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Blockchain | Friend or Foe of the Patent System?

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Published Date: October 23, 2018

The rise of blockchain technology, and particularly cryptocurrencies, has influenced various aspects of the global economy and the technological landscape.  The concept of a blockchain was invented in 2008 to serve as a public transaction ledger for the Bitcoin cryptocurrency. However, blockchain technology is not limited to Bitcoin and other cryptocurrencies. Since then, the principles of blockchain technology have been applied in various fields, such as financial services, retail, digital rights management, anti-counterfeiting, medicine and real estate.

Growing interest in blockchain technology also has an impact on the patent system.  Innovation in a certain field of technology typically leads to an increase in the number of patent applications filed in that field.  The number of patent applications filed for blockchain-related inventions is on the rise and the overall number of patent applications for 2018 is expected to be well over a thousand.  Unsurprisingly, financial firms are among the top blockchain-related patent applicants.

However, not all inventions are patentable.  In order to be patentable, an invention must be new and inventive, and must also not be excluded from patentability based on its subject matter.  In most jurisdictions, inventions that relate purely to abstract ideas or business methods, or which relate to computer programs as such, are not patentable.  This is a grey area in South African law, as there is not yet any reported case law to provide guidelines with which to determine how “technical” a claimed invention should be to avoid falling foul of the subject matter prohibitions in our law.  Our courts are likely to follow the European approach which requires the invention to provide a novel technical solution to a technical problem.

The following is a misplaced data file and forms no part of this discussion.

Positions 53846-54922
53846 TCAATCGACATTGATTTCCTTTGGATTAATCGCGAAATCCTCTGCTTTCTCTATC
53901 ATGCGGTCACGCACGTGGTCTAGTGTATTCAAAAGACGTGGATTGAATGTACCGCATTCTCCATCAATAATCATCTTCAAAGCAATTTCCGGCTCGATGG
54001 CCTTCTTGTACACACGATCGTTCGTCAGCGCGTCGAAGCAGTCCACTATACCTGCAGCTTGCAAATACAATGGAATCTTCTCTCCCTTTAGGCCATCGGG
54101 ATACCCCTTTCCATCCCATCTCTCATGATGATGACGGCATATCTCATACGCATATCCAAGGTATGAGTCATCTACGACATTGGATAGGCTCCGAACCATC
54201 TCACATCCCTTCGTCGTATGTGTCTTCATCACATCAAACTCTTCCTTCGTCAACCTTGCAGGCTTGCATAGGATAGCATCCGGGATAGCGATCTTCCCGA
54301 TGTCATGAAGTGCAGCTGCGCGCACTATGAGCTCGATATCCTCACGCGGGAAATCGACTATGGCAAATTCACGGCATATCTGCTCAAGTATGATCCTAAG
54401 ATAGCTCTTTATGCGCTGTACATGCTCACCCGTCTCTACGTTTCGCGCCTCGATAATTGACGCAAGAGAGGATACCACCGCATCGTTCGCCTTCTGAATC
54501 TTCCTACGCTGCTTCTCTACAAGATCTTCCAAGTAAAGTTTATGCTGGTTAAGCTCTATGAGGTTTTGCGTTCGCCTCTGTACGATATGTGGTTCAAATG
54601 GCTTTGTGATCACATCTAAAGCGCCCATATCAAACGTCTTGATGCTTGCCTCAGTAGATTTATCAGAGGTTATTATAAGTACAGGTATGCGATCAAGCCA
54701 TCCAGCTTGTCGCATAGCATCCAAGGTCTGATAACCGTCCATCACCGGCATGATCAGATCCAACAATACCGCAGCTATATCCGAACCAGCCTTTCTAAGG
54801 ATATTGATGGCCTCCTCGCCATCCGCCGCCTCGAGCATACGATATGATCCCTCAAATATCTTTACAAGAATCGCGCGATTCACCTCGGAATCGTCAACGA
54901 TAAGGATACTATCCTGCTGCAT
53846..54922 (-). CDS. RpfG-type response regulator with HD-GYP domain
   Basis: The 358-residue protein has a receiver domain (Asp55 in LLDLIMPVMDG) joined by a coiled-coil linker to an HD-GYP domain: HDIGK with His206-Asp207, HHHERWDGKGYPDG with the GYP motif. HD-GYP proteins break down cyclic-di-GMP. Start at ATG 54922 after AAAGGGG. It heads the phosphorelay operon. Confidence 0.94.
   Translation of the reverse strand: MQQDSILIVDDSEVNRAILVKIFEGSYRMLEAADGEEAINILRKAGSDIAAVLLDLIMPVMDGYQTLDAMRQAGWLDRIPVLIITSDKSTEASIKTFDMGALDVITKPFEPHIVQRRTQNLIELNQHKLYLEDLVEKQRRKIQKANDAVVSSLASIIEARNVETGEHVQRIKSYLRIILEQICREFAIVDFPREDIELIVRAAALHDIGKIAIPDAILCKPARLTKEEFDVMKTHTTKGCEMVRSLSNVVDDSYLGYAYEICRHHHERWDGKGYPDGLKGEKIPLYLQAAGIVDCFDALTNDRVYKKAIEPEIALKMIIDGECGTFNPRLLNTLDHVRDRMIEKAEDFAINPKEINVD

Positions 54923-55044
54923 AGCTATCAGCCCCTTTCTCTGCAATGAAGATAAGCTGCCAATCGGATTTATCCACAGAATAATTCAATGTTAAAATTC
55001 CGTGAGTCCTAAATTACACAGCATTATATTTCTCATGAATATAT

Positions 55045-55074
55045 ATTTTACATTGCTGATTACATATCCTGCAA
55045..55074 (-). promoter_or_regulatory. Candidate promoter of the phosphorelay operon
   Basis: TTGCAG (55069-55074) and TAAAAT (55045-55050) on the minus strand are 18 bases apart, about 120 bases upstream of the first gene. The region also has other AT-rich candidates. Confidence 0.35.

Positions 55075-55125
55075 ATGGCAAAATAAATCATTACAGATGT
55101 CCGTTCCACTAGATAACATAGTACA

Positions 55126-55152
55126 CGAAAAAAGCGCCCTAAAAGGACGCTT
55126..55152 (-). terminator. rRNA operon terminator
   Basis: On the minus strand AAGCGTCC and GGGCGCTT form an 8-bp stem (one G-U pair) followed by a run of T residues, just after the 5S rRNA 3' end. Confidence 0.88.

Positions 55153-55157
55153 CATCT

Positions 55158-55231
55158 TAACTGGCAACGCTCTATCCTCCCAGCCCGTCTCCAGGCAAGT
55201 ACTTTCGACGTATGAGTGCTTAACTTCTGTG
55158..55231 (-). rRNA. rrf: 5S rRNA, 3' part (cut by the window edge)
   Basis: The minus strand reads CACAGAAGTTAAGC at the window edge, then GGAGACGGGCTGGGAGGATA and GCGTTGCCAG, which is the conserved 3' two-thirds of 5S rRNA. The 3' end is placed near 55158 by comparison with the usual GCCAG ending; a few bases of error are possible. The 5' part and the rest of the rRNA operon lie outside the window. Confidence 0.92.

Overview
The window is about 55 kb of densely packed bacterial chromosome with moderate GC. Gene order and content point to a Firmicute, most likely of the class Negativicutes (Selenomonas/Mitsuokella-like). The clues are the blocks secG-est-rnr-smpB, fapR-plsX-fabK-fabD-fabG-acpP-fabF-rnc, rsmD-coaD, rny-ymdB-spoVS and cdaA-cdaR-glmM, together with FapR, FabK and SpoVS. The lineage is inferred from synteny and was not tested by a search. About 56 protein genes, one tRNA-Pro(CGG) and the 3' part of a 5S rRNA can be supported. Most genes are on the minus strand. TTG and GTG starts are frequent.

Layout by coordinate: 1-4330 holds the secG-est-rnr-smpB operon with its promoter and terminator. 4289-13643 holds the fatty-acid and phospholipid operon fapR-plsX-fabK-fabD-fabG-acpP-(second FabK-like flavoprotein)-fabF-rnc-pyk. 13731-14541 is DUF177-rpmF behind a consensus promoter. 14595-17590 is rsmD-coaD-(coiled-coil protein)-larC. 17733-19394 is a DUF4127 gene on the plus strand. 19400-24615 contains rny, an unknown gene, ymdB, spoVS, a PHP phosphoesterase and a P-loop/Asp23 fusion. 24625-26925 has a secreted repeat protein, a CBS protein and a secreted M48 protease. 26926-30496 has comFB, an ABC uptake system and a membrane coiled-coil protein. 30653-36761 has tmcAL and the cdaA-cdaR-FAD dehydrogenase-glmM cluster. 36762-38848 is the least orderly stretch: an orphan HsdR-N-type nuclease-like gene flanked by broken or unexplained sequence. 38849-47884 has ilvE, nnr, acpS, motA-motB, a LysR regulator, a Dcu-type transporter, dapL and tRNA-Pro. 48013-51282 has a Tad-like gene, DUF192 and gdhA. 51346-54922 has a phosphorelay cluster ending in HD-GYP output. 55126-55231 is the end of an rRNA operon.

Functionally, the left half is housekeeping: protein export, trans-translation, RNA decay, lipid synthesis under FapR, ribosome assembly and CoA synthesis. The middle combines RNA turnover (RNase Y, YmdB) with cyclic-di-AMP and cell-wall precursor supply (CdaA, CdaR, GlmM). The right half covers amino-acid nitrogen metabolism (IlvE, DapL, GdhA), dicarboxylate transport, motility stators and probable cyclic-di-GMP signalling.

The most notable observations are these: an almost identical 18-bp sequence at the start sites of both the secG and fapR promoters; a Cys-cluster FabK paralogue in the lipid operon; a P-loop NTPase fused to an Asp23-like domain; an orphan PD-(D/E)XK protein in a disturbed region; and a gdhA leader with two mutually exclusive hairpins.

Blockchain technology could also be used to improve the structure and efficiency of the patent system itself by enhancing its record-keeping and transactional capabilities.  For instance, consider a public digital ledger with trusted records of patent-related transactions, such as transfers of ownership.  More broadly speaking, the technology could be applied in intellectual property registries to facilitate actions such as identifying fake registration certificates, providing evidence of creatorship or providing evidence of use of a trade mark.

While blockchain technology could benefit the patent system, it may also challenge the patent system or hurt its credibility.  Some experts believe that blockchain-related patents will eventually result in the next smartphone-style patent war in which entities will fight to monopolise the implementation of certain digital ledger technologies.  To make things worse, non-practising entities, more commonly known as patent trolls, may enter the fray with aggressive tactics in an attempt to profit from blockchain-related patents which they own, but do not actually use.

The issue of patent infringement and enforceability should also be considered.  A patent is territorially limited, while blockchain systems are inherently distributed.  It may therefore be difficult to enforce, say, a South African patent, against an alleged infringer whose system is spread out across several territories and who carries out only certain aspects of a patented method in South Africa.

At this stage, the nature and scope of the influence of blockchain technology on the patent system is not yet clear.  When the dust settles, it will certainly be interesting to see whether the patent system is flexible enough to embrace the benefits offered by advances in blockchain technology, while also coping with the resulting challenges.

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